|2 May 2002 @ 01:09, by Flemming Funch|
This is an e-mail from today, from a friend of a friend who's with "Doctors Beyond Borders", who just spent 5 days in the West Bank in Palestine. A stream of consciousness letter about his experience. Very powerful stuff. There's still hope when there are people like that.
Richard Moscarello's JOURNAL from the West Bank
The color brown. This is the color of this land. The land they call the holy land. Brown. The ground. The buildings. The parched hillsides. The people. Brown. Everywhere. There is a sign on a building in English that says holy and holocaust share the same first four letters. Holocaust is misspelled - holycaust - but the meaning rings true. The hol(y)caust land. Brown. I am having trouble distinguishing between Jew and Arab. They all look brown. Or some shade of brown. Occasionally you see the western European looking Israeli but even they have been darken by this land - the land of brown.
Brown. It is beautiful in its own way. The color red. The trim on the Muslims headdresses. The trim on the doors of houses. The blood on the walls. The red in the eyes of the people. The red in our eyes from lack of sleep. The color red.
This is the holy land. Where men came and preached peace love. Where men came to protect their flock from the vicissitudes of anarchy. This is the place where the Romans hung preachers the waters were parted and now tanks and F-16's do their deadly work.
Red turning to brown. Blood on the pavement and the walls drying in the sun. Turning the ever present brown. Even the blood here becomes brown. Red. This is the color of the peoples spirits. The red of misunderstanding. The red of distrust. The red of hatred. The red of blood turning to brown as life turns to death. They hate us here. In the West Bank. We are lucky that we are with a contingent of French doctors and nurses. And we may still not get into the Jenin refugee camp. They would rather starve and bleed to death than take anything from Americans. We are the oppressors. We are the killers. We have sponsored this killing and degradation for 50 years. We are the monsters that support the Israeli monsters. Of course they are right in a way. And it isn't just the American government they hate - they hate us - Americans who have come to help them. A young man yelled at me in English - "You fucking pig, first you send the Israelis to kill us and now you come to bandage the fucking wounds they inflicted on us." "Do you want them to kill us twice." Of course he is right in a way.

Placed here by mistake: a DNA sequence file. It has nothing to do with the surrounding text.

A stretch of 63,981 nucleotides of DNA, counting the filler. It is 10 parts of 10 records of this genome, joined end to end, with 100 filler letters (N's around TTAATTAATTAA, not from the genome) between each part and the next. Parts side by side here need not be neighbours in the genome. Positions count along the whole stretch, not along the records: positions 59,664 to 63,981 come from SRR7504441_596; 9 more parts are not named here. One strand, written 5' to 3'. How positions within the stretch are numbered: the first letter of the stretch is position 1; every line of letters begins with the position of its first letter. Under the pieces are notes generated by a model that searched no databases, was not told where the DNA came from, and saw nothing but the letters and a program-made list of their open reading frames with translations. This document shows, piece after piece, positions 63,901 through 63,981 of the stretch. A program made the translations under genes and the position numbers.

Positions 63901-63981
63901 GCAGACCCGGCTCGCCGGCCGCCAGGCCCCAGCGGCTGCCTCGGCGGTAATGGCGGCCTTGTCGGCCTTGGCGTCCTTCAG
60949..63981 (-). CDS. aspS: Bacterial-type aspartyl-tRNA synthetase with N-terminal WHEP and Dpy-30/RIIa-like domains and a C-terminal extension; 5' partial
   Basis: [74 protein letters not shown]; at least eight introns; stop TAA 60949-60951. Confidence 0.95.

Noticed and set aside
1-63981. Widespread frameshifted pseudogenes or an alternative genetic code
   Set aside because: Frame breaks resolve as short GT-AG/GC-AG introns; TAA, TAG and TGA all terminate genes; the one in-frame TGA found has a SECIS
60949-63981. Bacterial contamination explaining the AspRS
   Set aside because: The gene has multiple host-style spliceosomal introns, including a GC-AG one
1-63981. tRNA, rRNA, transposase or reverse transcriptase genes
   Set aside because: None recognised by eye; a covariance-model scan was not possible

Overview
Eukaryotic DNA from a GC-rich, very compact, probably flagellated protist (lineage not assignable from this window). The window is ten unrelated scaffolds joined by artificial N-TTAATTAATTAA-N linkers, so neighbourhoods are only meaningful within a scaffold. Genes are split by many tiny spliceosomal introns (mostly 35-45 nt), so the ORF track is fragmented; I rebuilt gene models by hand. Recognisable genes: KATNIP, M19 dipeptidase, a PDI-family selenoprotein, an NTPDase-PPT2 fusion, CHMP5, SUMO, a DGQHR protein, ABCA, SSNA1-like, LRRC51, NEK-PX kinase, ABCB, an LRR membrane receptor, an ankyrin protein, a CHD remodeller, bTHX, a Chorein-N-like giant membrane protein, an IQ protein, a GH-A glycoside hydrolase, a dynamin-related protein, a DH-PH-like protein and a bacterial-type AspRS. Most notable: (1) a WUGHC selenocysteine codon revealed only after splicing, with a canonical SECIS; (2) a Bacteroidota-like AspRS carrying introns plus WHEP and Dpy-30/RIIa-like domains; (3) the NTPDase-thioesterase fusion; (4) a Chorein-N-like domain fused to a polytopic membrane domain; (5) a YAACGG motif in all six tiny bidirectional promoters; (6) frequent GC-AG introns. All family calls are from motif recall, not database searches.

The Israelis hate us also. "Don't help these killers -you are just bandaging another suicide bomber. Let them all go to their glory land. Let them all blow themselves up. The only good Arab is a dead Arab." People actually talk like this. Then there is all this talk about what this or that bible says. "The bible says" - "the bible says" -"the bible says." The bible is part of the problem. I wonder if the bible says that Arabs are a lower form of life. I wonder if the bible (or Koran) says that Jews should all be killed. Doesn't the bible change with changing times? My god - whatever god you want to talk about - these people are beyond the pale.I just want to scream and yell at all of them. Fools - fools o you hear me - you are all fools. There is no way out of this except to come to terms. But I am wrong. I am naive. I am an American who has come to help. I am hated.